17 May 2010 Global health challenges facing the world can only be overcome through collective efforts similar to the international campaign that resulted in the eradication of smallpox three decades ago, the head of the United Nations health agency said today.
“That official death certificate for an ancient scourge [smallpox] marked an unprecedented achievement in the history of public health,” said Margaret Chan, the Director-General of the UN World Health Organization (WHO), in a keynote speech during the 63rd World Health Assembly in Geneva.
“An initiative that broke every single chain of virus transmission in every corner of the world was the ultimate example of universal coverage. This tells us what collective action for a common cause can achieve. It provided dramatic proof of the power of collective action to improve the human condition in a permanent way.”
She said that international efforts to combat disease and strengthen health services must focus on the poor, stressing that improving people’s health was key to poverty alleviation strategies.
“Reaching the health-related [Millennium Development] Goals is not about national averages. It is about reaching the poor, who are almost invariably the hardest to reach,” Ms. Chan said.
“To put it bluntly, if we miss the poor, we miss the point,” said the Director-General. “We have a long way to go, especially for maternal and newborn mortality, and we welcome the efforts being made, on multiple fronts, to accelerate progress in this area,” she added.
The eight MDGs, as the Goals are commonly known, commit countries and their development partners to making efforts to end extreme poverty by 2015, as well as to combat hunger, maternal and child mortality, disease, inadequate shelter, gender inequality and environmental degradation.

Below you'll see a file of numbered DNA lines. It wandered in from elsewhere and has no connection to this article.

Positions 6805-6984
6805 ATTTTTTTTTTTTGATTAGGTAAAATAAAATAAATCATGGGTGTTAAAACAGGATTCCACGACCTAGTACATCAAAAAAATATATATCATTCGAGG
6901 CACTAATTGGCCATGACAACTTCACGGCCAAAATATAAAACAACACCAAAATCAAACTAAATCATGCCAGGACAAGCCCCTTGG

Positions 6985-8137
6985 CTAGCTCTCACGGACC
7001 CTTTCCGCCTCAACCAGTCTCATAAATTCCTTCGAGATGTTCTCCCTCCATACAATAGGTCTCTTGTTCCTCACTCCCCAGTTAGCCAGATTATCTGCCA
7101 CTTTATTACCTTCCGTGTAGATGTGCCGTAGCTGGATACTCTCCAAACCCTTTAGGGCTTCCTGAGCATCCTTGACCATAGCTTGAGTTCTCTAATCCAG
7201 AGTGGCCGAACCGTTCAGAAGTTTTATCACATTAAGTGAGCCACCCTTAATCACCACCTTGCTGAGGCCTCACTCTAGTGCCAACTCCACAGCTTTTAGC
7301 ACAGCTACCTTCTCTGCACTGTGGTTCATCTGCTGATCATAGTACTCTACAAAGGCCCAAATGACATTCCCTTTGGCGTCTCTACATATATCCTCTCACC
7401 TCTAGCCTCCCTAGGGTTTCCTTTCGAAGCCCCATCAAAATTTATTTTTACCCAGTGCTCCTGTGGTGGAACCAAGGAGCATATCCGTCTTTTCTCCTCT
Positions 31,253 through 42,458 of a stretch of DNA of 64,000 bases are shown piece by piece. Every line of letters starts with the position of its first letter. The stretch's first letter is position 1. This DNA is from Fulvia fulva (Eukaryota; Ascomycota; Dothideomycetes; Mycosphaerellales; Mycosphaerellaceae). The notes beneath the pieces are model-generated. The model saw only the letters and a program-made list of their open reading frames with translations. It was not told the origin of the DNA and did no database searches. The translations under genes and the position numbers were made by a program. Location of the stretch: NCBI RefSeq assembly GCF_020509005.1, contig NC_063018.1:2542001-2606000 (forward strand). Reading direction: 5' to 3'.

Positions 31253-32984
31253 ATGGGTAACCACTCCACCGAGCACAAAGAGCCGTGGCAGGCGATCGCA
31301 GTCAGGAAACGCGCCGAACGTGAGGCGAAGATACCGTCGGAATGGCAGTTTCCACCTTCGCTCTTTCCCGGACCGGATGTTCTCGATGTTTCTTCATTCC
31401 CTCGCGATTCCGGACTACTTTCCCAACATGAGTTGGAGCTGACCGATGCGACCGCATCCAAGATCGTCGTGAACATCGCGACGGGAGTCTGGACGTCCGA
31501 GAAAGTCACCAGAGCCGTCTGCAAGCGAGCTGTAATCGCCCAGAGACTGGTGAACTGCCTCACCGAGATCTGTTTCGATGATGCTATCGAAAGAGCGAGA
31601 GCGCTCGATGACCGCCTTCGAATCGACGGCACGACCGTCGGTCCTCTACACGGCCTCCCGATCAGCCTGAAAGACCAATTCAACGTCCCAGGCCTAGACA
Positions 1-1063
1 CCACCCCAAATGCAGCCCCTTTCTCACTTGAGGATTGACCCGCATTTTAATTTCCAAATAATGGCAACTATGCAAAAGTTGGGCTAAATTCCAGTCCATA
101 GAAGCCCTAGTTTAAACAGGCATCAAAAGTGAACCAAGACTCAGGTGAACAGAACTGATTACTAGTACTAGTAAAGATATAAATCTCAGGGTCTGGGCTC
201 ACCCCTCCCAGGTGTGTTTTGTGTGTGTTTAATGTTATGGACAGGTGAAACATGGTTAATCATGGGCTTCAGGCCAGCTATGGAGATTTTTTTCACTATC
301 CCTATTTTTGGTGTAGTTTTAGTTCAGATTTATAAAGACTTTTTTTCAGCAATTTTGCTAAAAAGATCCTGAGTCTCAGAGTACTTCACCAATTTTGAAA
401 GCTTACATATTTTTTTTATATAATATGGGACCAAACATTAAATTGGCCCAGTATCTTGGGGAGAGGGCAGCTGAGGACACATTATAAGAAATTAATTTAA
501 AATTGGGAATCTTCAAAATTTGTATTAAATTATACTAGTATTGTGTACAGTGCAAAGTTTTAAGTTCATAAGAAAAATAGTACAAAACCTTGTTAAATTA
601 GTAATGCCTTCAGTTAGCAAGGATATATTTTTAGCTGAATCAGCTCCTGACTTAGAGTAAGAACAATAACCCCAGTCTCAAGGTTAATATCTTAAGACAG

Ms. Chan said that increased investment in health was bearing fruit and gave the example of the fact that since the start of this century, the number of deaths of children under the age of five had dropped to below the nine million mark for the first time in nearly six decades.
The number of people in low- and middle-income countries receiving antiretroviral therapy for HIV/AIDS rose from under 200,000 in late 2002 to the four million currently, Ms. Chan said.
She lauded the international effort to make vaccines more readily available to poor communities, noting that vaccination prevented an estimated two to three million deaths each year.
Ms. Chan said WHO and the UN Children’s Fund (UNICEF), in close collaboration with the Bill and Melinda Gates Foundation, countries and partners, had initiated a process to define the scope of the “Decade of Vaccines” launched earlier this year when the Foundation pledged $10 billion for the programme, over the next ten years, to help deliver existing vaccines and develop new ones.
Ms. Chan called for increased investment in basic health systems, infrastructure, staff training information systems, regulatory capacity and systems for social protection to ensure that successes in the fight against disease are sustained.
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